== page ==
http://blog.allmusic.com/2008/06/27/when-down-is-up-2/ (the story of Nottamun Town)
“Sat down on a hard hot cold frozen stone
Ten thousand stood round me and yet I’s alone
Took my hat in my hand for to keep my head warm
Ten thousand got drownded that never was born.”
Hunter & Garcia brought this sensibility to Rosemary: what Hunter called “the notion of evocativeness,” or Garcia, “the lack of specificness, the power of the almost-expressed. It seemed to speak at some level other than the most obvious one, and it was more moving for that reason., since you don’t know what it’s about.”
Garcia talked about the Lord Randall ballad as an instance: “The versions that made it to Appalachia were two hundred years after the fact for those English ballads – they got sung from father to son or mother to daughter so much that eventually nobody remembered who Lord Randall was, but they did remember the guy’s head rolling down the stairs in that verse. (Hunter added, “You’ve got all those incredibly evocative lines like ‘black eel and black broth, mother’ and ‘I fain would lie doon.’”) You get these little hunks of good stuff and you don’t need all 29 verses to get the feeling of it. You only get three or four verses, but they’re so rich in weirdness because they’re the ones that made enough of an impression that they could last…through the generations.”
Though it has the timeless feel common to many of Hunter’s songs, Rosemary has a particularly medieval tone. The lyrics seem reminiscent of ancient Arthurian ballads: “On the wall of the garden, a legend did say, ‘No one may come here, since no one may stay.’” (The acoustic setting and medieval-inspired lyrics are also shared by Mountains of the Moon, which is kind of a sister song to Rosemary.)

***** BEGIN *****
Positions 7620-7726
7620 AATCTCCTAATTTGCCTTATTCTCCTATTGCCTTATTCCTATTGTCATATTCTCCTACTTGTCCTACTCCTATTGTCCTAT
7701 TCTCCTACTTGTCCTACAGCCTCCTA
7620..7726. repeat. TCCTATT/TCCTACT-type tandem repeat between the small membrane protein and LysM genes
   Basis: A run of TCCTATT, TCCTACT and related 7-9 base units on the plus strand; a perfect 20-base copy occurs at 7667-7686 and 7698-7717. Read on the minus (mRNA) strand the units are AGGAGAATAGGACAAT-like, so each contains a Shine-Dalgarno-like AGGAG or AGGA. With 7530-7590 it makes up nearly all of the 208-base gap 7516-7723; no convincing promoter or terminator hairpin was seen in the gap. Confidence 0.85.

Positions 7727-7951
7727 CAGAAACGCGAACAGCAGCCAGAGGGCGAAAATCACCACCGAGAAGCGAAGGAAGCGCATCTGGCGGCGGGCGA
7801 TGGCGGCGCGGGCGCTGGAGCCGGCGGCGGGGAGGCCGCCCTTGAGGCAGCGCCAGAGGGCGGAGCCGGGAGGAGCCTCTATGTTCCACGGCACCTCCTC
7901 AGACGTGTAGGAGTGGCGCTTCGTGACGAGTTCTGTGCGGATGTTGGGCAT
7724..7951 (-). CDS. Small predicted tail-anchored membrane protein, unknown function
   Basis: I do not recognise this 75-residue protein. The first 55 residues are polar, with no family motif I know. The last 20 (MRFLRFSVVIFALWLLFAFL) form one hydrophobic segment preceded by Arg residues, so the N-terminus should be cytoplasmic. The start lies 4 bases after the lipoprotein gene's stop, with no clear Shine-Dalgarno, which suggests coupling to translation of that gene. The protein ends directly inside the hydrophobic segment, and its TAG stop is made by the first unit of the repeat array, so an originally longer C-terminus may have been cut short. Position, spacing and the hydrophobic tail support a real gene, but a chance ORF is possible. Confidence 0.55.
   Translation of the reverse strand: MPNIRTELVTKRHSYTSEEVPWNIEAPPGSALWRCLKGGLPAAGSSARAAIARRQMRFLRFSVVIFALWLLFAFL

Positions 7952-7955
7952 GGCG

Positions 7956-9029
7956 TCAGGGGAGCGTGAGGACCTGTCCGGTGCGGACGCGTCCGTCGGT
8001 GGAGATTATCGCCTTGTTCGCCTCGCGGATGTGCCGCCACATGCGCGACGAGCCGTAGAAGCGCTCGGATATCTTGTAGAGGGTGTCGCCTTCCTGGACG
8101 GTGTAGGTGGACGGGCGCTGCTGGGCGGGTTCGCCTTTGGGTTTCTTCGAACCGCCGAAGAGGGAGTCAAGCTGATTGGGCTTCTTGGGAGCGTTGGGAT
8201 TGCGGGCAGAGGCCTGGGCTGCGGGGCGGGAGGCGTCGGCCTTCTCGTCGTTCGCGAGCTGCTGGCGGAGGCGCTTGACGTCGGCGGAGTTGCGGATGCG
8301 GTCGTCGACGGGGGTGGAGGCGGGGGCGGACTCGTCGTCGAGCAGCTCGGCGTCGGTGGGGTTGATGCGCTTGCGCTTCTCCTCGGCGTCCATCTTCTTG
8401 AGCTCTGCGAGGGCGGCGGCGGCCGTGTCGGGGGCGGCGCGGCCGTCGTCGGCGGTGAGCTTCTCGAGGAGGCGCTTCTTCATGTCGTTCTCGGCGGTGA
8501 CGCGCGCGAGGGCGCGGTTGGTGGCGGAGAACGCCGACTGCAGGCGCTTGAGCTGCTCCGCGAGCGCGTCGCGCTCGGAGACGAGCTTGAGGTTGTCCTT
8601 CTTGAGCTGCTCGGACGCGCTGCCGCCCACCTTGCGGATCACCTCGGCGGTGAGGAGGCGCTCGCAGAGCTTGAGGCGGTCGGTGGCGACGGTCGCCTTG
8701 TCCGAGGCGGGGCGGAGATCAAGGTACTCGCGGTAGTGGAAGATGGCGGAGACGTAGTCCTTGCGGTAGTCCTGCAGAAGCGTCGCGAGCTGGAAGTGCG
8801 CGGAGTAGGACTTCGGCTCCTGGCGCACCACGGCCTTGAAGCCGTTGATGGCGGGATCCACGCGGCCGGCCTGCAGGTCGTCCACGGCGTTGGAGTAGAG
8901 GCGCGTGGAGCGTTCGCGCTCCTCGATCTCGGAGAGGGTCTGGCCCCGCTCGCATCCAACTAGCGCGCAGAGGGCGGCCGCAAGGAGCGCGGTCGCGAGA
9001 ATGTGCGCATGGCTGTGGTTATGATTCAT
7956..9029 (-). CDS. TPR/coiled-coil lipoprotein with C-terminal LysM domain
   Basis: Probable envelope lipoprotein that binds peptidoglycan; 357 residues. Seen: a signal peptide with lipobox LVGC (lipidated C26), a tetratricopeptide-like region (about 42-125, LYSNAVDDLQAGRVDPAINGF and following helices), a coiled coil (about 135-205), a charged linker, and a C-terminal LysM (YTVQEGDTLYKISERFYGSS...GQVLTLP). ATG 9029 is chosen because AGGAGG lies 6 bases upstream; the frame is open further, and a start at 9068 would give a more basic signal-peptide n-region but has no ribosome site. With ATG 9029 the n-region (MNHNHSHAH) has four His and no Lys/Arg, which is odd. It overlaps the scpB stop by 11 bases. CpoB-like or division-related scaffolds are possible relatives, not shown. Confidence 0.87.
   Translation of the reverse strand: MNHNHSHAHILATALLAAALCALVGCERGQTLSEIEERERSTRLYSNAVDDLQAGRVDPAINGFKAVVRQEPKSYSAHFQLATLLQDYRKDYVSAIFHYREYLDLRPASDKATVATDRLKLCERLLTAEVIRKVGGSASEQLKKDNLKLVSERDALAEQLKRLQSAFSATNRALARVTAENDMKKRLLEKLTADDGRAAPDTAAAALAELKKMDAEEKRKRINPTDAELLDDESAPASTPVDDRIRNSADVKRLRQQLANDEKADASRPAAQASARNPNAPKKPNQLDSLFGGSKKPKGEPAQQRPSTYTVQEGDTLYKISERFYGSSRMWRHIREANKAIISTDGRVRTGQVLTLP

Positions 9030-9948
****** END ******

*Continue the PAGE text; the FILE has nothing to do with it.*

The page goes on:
The annotated GD lyrics site speculates on some of the literary influences that may have been floating around Hunter’s head:
The lady in her private walled garden is a staple of medieval literature, for instance in the famous Romance of the Rose and many of Chaucer’s poems:
One historical reference is Rosamund, the mistress of Henry II in the 12th century, who became famous in English romance and folklore. The story goes that Henry hid her in a bower garden surrounded by a forest labyrinth, so only he could find the way in; but his jealous queen Eleanor used a thread to discover the path, and poisoned Rosamund. This is one old ballad on the subject:
One possible inspiration for Rosemary is Hawthorne’s story “Rappaccini’s Daugher,” about an alluring but toxic young lady in a garden of poisonous plants:
http://www.shsu.edu/~eng_wpf/authors/Hawthorne/Rappaccini.htm “All around her the garden grew scarlet and purple and crimson and blue.”
(This story was also featured in a Vincent Price movie, Twice-Told Tales, in 1963.)
Another parallel is Tennyson’s poem “Lady of Shalott,” about a lady who pines alone in her walled isle while gazing in a mirror, and comes to a solitary end:
http://charon.sfsu.edu/tennyson/tennlady.html “Her mirror was a window, she sat quite alone.”